I echoed 1 to tracing_on in /sys/kernel/debug/tracing directory and echoed 0 again after a second. However, the timestamp of the first entry is 216.852 and that of the last entry is 234.136 giving me a total time span of the run of about 18 seconds. How is that possible? And I've tried this many times, on different computers; yet I get an unusual time span. Am I going wrong somewhere?

  • Can you show show us the commands you used to set up this particular trace? Commented May 30, 2017 at 19:13

1 Answer 1


Without knowing the exact reason, I do know that Linux is not a real time OS, so operations are not guaranteed to work in a give time. Also, given that tracing on/off operations are fairly low priority, chances are that the kernel is waiting for an appropriate time to action your request, and this is the delay you are experiencing.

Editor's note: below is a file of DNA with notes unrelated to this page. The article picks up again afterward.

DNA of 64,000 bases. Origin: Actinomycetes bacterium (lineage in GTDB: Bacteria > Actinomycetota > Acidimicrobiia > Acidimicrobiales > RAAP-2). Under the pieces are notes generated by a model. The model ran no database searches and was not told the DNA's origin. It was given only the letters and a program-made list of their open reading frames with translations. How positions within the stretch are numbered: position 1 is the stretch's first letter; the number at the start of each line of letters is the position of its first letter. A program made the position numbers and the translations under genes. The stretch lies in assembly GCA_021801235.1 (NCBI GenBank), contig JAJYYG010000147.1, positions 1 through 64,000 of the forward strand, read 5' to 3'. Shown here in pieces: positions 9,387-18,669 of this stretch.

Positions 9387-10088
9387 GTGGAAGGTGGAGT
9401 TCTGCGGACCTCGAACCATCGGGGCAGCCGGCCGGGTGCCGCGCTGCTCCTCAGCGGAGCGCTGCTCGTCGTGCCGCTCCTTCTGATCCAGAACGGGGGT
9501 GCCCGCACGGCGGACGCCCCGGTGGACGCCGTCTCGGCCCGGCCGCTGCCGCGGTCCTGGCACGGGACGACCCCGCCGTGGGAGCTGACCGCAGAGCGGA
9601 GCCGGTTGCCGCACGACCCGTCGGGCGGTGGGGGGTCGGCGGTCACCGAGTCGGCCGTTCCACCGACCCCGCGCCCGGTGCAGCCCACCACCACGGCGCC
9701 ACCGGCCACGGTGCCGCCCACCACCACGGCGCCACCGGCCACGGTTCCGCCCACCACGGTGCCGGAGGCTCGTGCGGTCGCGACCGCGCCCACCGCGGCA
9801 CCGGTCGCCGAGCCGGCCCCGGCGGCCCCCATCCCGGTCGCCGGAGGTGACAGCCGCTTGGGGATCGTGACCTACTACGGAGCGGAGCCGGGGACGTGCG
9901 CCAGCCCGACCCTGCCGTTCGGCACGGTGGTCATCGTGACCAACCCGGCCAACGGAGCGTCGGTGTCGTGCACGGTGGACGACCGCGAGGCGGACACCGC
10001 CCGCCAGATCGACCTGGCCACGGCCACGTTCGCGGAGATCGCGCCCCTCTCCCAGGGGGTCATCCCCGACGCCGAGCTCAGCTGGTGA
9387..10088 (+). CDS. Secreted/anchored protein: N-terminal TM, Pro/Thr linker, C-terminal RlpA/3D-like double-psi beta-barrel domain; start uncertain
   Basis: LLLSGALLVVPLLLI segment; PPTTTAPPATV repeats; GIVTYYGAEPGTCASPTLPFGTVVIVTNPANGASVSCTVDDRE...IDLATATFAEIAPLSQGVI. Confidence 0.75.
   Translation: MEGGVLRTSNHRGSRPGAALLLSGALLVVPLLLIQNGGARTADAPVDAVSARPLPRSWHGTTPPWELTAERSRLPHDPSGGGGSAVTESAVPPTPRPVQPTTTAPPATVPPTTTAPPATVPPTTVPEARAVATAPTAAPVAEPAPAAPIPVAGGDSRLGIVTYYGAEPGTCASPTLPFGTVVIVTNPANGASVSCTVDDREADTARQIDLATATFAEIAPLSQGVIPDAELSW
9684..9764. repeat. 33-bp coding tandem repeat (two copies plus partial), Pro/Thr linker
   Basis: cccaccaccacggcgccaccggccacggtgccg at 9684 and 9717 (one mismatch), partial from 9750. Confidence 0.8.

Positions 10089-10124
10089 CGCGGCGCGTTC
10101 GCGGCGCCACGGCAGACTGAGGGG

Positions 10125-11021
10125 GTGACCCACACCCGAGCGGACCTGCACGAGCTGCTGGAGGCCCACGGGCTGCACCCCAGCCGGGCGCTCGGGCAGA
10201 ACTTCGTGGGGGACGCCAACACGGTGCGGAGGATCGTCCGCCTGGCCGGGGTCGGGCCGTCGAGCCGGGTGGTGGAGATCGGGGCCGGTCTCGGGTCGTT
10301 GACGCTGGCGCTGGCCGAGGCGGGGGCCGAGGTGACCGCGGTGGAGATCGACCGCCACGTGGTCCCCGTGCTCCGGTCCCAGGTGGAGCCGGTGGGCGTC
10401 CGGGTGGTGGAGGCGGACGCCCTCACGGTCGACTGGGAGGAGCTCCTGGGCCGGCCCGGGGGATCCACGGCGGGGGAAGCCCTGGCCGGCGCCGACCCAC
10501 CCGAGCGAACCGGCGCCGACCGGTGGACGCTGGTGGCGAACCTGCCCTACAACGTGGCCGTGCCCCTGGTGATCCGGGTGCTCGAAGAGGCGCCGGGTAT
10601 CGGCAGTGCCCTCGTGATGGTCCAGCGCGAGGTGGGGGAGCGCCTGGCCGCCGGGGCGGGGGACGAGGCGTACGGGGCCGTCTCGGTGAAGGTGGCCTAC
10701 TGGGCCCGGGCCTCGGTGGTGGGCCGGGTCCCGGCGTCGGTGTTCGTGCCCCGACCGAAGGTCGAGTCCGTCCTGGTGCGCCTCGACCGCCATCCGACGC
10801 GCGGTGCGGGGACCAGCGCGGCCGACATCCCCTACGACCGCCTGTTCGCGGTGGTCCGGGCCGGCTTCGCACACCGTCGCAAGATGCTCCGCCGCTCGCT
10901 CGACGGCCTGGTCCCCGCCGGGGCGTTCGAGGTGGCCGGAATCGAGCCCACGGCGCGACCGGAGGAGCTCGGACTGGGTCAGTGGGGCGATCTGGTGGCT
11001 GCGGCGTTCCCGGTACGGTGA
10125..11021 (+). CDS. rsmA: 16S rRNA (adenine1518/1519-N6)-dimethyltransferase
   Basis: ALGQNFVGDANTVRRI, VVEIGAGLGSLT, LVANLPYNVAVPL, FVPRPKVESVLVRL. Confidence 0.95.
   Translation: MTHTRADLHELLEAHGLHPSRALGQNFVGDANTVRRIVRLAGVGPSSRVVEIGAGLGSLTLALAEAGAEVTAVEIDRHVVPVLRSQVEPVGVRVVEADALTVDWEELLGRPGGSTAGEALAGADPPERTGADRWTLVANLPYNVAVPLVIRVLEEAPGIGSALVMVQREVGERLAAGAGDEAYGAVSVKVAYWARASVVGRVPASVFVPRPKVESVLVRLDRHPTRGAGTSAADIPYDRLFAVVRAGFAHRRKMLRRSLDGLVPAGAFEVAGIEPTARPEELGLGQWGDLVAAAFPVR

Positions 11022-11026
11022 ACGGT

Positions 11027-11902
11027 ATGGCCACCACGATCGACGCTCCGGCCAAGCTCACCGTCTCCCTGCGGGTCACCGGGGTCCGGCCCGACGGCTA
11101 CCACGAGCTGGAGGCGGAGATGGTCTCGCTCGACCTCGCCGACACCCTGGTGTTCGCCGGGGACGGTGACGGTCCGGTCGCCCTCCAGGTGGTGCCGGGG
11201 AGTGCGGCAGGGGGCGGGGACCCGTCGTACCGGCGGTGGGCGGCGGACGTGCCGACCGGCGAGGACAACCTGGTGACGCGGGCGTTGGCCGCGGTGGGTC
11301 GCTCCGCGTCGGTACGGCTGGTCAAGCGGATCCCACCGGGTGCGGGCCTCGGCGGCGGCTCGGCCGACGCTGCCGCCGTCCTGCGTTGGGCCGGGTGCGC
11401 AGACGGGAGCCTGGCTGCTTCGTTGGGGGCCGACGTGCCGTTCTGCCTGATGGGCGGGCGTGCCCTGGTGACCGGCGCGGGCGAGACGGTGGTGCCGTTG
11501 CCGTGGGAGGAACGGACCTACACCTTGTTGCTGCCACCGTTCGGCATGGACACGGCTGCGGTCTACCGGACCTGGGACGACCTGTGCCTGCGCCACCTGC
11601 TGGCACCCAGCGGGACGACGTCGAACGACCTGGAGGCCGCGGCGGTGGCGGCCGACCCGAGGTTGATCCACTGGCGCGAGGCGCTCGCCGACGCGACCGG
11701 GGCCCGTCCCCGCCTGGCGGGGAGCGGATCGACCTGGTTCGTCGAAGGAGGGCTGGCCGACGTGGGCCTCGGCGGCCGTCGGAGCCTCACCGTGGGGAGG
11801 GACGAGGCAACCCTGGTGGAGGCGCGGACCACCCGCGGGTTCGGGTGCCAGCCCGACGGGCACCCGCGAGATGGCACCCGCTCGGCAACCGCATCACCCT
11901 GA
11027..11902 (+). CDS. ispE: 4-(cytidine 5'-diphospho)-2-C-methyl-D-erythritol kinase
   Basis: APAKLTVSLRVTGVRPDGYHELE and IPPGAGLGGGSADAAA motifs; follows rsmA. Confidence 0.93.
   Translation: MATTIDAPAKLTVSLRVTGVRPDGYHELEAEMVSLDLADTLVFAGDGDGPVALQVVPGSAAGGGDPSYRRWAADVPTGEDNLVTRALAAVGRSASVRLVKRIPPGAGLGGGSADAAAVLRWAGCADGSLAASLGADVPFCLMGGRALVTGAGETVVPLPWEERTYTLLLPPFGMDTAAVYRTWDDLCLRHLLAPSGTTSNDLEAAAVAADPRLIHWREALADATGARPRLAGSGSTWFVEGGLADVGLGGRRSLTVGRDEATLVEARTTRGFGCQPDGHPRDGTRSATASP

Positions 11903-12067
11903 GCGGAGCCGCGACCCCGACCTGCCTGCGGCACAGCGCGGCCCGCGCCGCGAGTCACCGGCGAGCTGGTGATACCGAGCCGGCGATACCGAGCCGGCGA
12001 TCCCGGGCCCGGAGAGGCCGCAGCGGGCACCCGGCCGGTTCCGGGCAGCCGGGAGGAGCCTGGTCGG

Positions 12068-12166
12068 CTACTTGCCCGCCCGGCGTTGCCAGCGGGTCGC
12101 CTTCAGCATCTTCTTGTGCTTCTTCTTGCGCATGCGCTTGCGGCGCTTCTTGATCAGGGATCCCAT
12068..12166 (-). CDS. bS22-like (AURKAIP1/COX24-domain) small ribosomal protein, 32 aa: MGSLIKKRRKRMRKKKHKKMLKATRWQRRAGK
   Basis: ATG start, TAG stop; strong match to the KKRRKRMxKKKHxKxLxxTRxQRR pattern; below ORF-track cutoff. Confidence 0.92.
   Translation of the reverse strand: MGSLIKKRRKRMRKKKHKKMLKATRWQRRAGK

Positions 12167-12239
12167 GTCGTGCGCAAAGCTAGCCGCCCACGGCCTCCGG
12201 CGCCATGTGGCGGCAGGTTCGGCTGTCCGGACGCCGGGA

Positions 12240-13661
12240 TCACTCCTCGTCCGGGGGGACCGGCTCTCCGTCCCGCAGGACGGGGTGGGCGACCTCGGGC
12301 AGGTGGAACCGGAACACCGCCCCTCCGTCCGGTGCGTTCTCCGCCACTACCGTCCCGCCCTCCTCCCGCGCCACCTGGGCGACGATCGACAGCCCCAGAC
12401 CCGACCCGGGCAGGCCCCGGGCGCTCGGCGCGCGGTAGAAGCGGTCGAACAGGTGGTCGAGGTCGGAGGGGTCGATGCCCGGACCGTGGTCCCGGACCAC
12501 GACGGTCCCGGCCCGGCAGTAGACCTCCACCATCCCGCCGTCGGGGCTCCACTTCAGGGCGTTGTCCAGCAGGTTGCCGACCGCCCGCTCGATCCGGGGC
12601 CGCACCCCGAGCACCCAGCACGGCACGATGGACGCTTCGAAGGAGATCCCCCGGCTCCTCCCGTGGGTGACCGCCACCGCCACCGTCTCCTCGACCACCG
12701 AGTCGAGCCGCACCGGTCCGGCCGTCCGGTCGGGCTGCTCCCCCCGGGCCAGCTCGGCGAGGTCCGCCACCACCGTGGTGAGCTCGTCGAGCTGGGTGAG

If the operation is asynchronous, then when you write to the file, the write command will return immediately, storing the request within the kernel - but the kernel will read and act on the change sometime later.

  • But it didn't wait for that much time; I mean it executed the command instantaneously; yet it gives such an output Commented May 30, 2017 at 18:19
  • I've edited the answer to hopefully explain this behaviour
    – user123570
    Commented May 30, 2017 at 18:23

You must log in to answer this question.

Not the answer you're looking for? Browse other questions tagged .